• Consider your future health needs – According to, recent research suggests that most Americans turning age 65 will need long-term care at some point in their lives. Therefore, it is prudent to consider your future care needs and begin to organize a plan now. In doing so, you should consider your medical record to date as well as your family history.
  • Evaluate your options for care – Today, many aging adults want to make sure that they never become a burden on their children. While many families are able to care for a loved one with minimal health needs initially, their needs typically become greater, more time-consuming and more expensive over time – often causing significant disruption and hardship for the well-meaning family members.
  • Home care and long-term care in a residential setting are common options. At-home nursing care can become very expensive, especially if it is required on a 24/7 basis. Long-term care, provided at a state-licensed care center, offers the added advantages of three nutritious meals a day, transportation, a nurturing environment, rehabilitation services, a daily calendar of social activities, events and programs, and continuous medical oversight and support.
  • Assess your payment options – Understanding the costs of long-term care and the best ways to cover them is also a crucial factor. Generally speaking, Medicare does not pay for extended long-term care, and Medicaid only applies for adults who have limited assets or those who’ve nearly depleted their assets. As a result, most people use a variety of other options such as personal income and savings, long-term care insurance, life insurance, annuities and reverse mortgages to pay for their care. Always be sure to contact your Elder Law Attorney for advice and guidance.
  • Make appropriate legal decisions – It is recommended that you contact an elder law attorney to help you create the legal documents that will assure you stay in charge of arrangements about your care plan and finances. Elder law attorneys specialize in helping you create valuable documents such as a Power of Attorney or Advanced Directives (also known as Living Wills).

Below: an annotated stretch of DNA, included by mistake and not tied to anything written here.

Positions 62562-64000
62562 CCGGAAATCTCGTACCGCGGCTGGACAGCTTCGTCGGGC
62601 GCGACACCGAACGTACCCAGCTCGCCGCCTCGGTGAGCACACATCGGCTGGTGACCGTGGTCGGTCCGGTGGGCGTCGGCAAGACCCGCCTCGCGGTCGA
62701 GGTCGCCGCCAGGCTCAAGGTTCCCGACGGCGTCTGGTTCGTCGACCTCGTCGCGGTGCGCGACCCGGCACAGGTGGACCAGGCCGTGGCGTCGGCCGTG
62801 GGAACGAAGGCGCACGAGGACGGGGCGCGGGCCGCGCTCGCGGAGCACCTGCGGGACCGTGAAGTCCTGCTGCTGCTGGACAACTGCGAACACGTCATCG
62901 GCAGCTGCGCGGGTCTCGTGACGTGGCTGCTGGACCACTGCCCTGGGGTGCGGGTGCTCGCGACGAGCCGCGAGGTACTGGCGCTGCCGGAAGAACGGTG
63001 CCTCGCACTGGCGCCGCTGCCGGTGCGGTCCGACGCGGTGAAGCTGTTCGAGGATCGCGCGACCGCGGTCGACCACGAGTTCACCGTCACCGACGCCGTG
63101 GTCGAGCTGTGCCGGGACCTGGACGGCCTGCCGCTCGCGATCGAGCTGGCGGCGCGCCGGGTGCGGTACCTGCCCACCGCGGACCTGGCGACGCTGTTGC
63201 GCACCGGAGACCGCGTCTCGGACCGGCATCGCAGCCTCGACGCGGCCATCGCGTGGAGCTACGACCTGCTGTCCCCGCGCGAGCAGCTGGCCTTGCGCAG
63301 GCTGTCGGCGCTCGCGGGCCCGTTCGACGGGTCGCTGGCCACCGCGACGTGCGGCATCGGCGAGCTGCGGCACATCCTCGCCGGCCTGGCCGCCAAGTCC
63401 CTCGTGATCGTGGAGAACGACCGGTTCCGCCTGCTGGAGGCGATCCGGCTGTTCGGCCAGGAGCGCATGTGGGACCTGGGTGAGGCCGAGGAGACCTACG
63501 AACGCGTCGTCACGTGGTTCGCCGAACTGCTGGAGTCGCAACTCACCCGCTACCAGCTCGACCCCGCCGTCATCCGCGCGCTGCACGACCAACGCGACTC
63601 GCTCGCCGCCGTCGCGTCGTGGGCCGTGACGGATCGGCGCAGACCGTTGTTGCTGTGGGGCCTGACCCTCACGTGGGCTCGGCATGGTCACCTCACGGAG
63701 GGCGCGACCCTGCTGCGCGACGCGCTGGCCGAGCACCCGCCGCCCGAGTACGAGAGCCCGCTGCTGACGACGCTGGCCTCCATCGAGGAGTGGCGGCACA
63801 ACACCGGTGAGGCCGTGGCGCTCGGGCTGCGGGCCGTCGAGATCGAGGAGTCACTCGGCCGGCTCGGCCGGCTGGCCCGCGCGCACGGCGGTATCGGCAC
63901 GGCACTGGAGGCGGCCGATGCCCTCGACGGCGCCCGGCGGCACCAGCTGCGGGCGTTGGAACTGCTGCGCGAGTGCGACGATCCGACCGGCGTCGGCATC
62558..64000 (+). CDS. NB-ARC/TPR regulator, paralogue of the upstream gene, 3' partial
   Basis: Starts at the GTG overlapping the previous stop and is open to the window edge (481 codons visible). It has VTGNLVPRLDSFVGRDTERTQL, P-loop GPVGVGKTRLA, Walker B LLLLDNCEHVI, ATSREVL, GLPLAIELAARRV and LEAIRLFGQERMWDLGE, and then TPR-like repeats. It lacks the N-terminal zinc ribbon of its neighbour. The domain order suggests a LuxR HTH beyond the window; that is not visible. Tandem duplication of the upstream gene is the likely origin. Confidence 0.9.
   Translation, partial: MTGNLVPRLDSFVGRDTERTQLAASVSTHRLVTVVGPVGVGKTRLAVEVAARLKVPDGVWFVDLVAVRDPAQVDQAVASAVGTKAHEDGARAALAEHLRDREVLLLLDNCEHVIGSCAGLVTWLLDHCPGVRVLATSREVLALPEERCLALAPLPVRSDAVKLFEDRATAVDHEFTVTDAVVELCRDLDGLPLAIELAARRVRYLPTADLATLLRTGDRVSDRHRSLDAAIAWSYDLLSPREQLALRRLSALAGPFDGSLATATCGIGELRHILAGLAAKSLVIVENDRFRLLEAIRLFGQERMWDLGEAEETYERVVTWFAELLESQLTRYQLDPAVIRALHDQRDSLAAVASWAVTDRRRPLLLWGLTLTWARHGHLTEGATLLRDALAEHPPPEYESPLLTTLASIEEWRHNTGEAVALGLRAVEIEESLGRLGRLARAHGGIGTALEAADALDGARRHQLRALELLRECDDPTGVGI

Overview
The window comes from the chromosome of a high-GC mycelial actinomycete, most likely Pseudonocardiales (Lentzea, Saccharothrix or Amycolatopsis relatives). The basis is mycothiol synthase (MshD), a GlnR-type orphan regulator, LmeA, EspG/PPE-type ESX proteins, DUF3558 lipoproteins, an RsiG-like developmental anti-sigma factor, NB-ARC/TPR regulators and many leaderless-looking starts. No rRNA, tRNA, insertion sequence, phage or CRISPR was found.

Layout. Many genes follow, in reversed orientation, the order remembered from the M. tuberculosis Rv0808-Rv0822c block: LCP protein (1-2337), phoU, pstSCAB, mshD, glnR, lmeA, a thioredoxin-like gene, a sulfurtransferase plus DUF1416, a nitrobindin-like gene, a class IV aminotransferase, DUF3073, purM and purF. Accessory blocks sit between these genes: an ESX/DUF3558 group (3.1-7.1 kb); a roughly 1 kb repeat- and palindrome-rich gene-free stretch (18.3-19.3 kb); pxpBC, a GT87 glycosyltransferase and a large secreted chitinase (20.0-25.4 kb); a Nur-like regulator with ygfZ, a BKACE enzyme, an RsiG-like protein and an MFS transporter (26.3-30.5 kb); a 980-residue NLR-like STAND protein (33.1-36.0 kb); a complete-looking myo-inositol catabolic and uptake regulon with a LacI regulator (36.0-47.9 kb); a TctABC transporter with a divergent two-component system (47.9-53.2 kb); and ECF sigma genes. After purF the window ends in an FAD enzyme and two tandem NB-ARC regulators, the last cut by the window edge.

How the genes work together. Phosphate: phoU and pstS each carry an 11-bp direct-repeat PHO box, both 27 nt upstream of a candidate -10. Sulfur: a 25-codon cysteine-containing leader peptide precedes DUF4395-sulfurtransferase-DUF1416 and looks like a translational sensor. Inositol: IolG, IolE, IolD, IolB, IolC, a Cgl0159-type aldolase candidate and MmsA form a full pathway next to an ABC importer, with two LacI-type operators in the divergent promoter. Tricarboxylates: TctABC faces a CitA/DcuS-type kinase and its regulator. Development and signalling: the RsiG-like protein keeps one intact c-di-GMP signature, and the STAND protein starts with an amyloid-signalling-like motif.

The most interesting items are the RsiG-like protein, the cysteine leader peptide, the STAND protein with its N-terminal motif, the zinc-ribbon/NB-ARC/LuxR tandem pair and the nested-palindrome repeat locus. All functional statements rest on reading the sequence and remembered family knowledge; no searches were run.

• Consider the potential need for memory care – As Americans live longer, there has been a significant increase in the diagnoses of Alzheimer’s disease and other forms of dementia. Dementia care and support services are highly specialized and should be considered in any long-term care plan today.

©Surprenant & Beneski, P.C. 35 Arnold Street, New Bedford, MA 02740, 336 South Street,   Hyannis MA 02601 and 45 Bristol Drive, Easton MA 02375.  This article is for illustration purposes only.  This handout does not constitute legal advice.  There is no attorney/client relationship created with Surprenant & Beneski, P.C. by this article.  DO NOT make decisions based upon information in this handout.  Every family is unique and legal advice can only be given after an individual consultation with an elder law attorney.  Any decisions made without proper legal advice may cause significant legal and financial problems.